Confederate Monuments in the Upstate

There is obviously a lot of public excitement surrounding Confederate Monuments these days. As Kevin Levin recently posted on cwmemory, about seventy-six Confederate Monuments have been removed from public spaces by local citizens and governments. Calls for removal continue are ongoing in various parts of the country and these can be seen right here in the Upstate.

Greenville’s Confederate Monument, (yeah, that Greenville), which stands outside of the Springwood Cemetery, is at the center of a local debate and protests. These debates between community organizers in the local black community and the city council are a continuation of what apparently was an agreement three years in the making. Unfortunately, recent events such as the COVID-19 Pandemic and a new task force centered on community-police relations is putting everything else on the backburner. This includes what was supposed to be a new historical marker that contextualizes the monument.

In Anderson, SC there are likewise calls to remove the Anderson County Confederate Monument. These calls lasted throughout the Summer but intensified recently with the death of Anderson native Chadwick Boseman (Jackie Robinson, James Brown, Black Panther). Petitions are circulating to remove the monument and replace it with a statue of Boseman. Frankly, this is an idea I can get behind. How awesome would be to have a statue of Black Panther in the middle of a county? Wakanda Forever!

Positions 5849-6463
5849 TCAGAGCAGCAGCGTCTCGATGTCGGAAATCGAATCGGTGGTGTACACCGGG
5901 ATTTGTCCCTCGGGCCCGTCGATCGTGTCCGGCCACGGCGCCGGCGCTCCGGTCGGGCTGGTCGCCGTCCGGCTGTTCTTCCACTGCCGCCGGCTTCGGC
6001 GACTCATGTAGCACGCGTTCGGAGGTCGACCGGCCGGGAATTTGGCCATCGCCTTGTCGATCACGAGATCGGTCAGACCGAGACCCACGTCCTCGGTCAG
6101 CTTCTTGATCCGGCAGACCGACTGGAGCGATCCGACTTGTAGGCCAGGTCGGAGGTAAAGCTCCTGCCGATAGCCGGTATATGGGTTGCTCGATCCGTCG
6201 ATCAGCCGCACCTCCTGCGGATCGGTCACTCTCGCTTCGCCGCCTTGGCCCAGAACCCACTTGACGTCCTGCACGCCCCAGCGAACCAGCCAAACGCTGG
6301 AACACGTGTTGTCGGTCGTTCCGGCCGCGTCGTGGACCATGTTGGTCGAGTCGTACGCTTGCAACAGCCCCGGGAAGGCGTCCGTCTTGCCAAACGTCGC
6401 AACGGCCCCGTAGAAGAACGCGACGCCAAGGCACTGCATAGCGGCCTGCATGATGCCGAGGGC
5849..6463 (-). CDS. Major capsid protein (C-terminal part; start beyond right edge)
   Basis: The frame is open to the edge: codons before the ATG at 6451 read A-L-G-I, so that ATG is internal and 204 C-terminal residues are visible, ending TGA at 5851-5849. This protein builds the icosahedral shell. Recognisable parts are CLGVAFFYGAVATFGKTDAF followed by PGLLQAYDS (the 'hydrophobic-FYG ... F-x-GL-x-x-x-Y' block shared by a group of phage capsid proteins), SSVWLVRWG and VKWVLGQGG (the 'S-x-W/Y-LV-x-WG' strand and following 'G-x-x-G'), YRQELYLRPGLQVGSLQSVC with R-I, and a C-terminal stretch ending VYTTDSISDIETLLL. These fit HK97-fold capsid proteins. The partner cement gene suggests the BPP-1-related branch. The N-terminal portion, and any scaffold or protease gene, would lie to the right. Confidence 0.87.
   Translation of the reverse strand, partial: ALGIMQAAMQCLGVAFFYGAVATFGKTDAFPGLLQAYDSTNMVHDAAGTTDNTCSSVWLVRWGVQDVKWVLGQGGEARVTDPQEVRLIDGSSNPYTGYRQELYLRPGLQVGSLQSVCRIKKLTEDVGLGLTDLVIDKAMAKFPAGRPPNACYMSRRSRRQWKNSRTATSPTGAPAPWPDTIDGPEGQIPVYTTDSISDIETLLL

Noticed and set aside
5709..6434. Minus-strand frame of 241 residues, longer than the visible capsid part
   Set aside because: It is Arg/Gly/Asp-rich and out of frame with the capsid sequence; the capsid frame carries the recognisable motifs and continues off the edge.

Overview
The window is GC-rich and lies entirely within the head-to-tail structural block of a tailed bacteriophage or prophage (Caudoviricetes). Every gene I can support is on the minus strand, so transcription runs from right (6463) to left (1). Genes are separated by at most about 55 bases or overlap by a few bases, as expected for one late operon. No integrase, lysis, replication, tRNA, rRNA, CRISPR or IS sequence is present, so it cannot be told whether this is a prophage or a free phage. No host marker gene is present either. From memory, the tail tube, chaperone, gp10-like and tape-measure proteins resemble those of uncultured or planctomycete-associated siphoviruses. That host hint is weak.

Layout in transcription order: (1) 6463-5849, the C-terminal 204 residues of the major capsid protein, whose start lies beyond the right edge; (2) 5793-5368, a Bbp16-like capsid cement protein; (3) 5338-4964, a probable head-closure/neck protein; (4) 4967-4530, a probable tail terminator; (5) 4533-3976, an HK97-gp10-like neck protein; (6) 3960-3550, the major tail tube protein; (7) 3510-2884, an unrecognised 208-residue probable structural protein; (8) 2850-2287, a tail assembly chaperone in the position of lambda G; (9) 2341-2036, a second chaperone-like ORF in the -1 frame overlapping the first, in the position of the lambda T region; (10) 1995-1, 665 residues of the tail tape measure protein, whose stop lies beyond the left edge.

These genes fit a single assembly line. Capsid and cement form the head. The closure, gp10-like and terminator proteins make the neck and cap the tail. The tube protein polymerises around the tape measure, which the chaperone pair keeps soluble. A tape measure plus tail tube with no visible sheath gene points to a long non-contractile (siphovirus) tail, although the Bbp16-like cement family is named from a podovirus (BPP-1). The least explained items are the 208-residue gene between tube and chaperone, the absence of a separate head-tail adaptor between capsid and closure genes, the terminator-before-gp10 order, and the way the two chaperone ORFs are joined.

Chadwick Boseman in "Black Panther."
Chadwick Boseman as Black Panther/King T’Challa in “Black Panther.”Marvel Studios/Walt Disney Pictures

In both cases, the monuments in Greenville and Anderson County are protected by state laws that regulate the monuments. The South Carolina Heritage Act requires a two-thirds majority vote in both the state House and Senate to remove any monument in the state. I’ve never been a fan of such laws as they strip the power from local governments concerning their historical landscape. Also, such laws create an environment where voices are not heard and have shown to lead to more destructive responses. I am hoping in future posts to dig into the history of these two monuments.

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